A Walmart store arriving in South San Diego this fall is expected to bring a needed lift to business activity as well as add more than 250 jobs.
The 75,000-square-foot store will replace a former Mervyns at 575 Saturn Blvd. in the Southland Plaza Shopping Center of the Egger Highlands community. It will become Walmart’s fifth location in the city of San Diego.
Although not planned as a supercenter, the store will include a pharmacy as well as general merchandise including apparel and accessories, sporting goods, electronics, home and health and beauty products. The retailer expects to begin construction in March and open a hiring center in late summer for positions ranging from management and pharmacy staff to human resources, customer service, cashiers and sales associates.
Cindy Gompper-Graves, CEO of the South County Economic Development Council, said the shopping center occupants, including a Home Depot, Big 5 Sporting Goods and assorted small restaurants and shops, have felt an impact from the loss of its anchor tenant, Mervyns, more than two years ago.
“This will give businesses in that center more access to customers,” said Gompper-Graves, adding that there seems to be a trend of stores starting up in the area, and not just big-box retailers but also small retailers and manufacturers. “The economy seems to be turning around.”
San Diego City Councilman David Alvarez, whose 8th District encompasses the neighborhood, expects the Walmart to have a positive impact, possibly creating additional business for the smaller stores in the area.
“That area, the Egger Highlands community, is in need of some retail and in this case Walmart is an anchor tenant and is taking over vacant property and I think that’s good for economic activity in general,” Alvarez said.
Alvarez said he hopes to build momentum in the South County by bringing in more businesses, including manufacturing, to achieve a balanced economy.
Steven Restivo, senior director of community affairs for Walmart, said the company’s stores often serve as magnets for other new businesses, large and small.
“The businesses that surround our stores generally have products and services we don’t offer or are strong in areas where we can’t compete,” Restivo said in an email. “Just drive around the vicinity of our other San Diego stores to see how Walmart fosters opportunity for others.”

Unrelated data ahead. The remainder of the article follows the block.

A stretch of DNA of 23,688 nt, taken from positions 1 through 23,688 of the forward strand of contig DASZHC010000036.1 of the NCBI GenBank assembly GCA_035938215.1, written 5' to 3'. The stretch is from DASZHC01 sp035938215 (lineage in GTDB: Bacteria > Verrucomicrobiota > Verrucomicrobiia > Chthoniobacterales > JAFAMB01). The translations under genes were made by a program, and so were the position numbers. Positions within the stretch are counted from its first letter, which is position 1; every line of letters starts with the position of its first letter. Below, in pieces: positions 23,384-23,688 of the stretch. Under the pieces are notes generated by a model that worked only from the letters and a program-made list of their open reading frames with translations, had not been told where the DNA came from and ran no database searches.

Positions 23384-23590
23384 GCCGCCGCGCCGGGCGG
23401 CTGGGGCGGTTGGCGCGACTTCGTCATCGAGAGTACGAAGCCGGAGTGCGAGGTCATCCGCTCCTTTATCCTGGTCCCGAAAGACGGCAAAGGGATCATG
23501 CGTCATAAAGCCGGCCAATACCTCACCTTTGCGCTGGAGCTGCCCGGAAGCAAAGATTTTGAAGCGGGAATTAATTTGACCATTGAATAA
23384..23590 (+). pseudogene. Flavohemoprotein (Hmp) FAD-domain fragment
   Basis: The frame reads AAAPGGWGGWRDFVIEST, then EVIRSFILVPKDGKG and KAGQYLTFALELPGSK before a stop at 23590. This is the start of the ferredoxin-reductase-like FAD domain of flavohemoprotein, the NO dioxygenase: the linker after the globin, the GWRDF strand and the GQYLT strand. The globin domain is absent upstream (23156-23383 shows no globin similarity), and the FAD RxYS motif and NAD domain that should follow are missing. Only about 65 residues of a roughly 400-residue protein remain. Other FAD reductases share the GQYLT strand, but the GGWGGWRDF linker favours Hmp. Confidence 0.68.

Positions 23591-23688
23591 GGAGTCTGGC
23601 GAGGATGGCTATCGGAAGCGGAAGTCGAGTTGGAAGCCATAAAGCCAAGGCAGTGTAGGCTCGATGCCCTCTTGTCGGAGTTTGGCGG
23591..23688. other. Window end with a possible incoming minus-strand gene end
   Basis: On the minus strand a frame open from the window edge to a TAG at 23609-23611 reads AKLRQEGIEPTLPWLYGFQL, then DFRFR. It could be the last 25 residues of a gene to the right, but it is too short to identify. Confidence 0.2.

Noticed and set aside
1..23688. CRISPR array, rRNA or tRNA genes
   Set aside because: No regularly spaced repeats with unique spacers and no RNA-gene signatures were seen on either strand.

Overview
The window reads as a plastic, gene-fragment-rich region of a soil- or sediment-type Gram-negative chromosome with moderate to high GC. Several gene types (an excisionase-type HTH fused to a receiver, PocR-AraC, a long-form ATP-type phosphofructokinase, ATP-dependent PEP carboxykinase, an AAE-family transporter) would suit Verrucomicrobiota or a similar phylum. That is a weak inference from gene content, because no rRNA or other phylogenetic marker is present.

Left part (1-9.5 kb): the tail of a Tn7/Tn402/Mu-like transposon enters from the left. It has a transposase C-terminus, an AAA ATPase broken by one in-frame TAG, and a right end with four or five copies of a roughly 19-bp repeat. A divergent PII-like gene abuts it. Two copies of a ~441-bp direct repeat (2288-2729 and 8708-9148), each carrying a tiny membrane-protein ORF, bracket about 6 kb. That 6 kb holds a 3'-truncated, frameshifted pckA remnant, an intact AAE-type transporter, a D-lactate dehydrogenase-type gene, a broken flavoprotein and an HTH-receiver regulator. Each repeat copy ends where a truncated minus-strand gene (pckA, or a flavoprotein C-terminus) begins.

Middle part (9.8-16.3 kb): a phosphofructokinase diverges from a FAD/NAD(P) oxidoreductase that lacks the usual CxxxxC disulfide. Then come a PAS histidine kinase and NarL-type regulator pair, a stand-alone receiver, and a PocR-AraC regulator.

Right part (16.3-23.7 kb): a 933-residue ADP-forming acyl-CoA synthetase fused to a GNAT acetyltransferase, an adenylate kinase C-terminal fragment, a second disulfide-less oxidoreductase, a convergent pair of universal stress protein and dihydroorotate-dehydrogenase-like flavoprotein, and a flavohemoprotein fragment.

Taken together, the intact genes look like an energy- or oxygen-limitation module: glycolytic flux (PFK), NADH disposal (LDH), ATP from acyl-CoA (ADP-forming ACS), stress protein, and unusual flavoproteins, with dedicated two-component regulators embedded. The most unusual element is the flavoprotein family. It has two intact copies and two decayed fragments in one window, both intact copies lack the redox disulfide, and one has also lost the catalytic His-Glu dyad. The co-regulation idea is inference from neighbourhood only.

In joining local leaders in announcing the planned store on-site near the intersection of Interstate 5 and Palm Avenue on Feb. 10, Mayor Jerry Sanders commented on the positive economic and sustainable impact that comes with the reuse of dormant buildings.
Filling a Need
“A year ago, Walmart promised to create jobs, and today we are here not just to witness the announcement of a new store, but the revitalization of an empty building and a community in need of opportunity,” Sanders said in a statement.
Also attending the announcement ceremonies was Ruben Barrales, president and CEO of the San Diego Regional Chamber of Commerce.
Barrales said the new store will not only give residents of South County more consumer choices, but it will spur economic activity with the creation of more than 100 construction jobs for the store’s remodeling and more than 250 Walmart jobs. In addition, the store will attract customer activity, and the new jobs will create more potential customers, he said.
“Our problem is the economy is weak and we need to create more jobs, more economic investment and economic activity,” Barrales said. “This investment in this store does just that.”
Barrales added that if Walmart’s market research indicates this can be a successful store then it’s a good sign that South San Diego is a promising place to invest, and he hopes the trend will continue.
“Creating more jobs is a good trend for the entire region, and particularly for South San Diego,” he said. “The local businesses I talk to need more than anything more customers and more activity.”